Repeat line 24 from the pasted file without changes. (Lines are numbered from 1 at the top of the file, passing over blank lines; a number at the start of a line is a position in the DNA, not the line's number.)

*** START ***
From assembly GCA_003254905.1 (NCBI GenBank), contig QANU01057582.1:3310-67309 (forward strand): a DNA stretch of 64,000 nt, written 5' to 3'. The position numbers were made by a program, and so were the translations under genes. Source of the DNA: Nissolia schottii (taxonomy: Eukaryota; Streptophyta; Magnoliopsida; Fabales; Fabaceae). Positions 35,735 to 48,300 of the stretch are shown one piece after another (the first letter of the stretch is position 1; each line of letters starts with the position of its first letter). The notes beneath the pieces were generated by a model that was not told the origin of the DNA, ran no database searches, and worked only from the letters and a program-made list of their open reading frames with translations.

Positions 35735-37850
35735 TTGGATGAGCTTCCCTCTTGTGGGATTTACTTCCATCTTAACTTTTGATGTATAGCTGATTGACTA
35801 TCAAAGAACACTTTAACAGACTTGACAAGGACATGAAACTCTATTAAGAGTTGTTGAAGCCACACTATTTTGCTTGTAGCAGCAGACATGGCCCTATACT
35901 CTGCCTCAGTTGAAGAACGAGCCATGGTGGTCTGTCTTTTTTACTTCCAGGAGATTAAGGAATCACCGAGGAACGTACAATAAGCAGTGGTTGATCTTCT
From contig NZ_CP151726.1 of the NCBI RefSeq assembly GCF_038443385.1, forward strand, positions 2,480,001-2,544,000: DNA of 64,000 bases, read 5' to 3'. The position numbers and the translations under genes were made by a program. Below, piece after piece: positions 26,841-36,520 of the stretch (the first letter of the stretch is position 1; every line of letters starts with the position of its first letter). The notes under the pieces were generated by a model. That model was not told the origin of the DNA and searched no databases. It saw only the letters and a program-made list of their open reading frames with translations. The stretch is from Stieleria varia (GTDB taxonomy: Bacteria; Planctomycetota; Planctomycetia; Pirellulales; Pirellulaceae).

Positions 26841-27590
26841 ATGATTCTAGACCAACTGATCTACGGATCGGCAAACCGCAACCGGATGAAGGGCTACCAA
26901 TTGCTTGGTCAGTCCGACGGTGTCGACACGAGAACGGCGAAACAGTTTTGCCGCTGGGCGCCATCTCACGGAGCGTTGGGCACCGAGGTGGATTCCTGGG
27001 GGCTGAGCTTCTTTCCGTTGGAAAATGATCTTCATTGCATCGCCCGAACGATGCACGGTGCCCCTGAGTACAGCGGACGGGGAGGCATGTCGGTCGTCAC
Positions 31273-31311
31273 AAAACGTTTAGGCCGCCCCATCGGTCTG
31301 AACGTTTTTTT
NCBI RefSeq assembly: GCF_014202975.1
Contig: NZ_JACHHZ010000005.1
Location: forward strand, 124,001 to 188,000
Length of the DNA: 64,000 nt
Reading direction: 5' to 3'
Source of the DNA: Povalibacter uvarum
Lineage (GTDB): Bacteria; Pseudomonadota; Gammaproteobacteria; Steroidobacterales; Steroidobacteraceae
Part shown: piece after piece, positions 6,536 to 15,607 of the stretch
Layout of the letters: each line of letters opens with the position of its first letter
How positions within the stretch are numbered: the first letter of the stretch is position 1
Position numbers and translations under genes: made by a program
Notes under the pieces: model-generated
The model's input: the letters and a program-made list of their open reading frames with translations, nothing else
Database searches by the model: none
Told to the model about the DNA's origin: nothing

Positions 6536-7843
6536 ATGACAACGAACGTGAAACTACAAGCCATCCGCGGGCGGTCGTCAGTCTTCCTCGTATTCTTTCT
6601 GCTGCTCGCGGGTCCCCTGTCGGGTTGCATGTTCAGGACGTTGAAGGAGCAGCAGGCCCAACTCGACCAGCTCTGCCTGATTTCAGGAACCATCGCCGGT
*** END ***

Position numbers and translations under genes: made by a program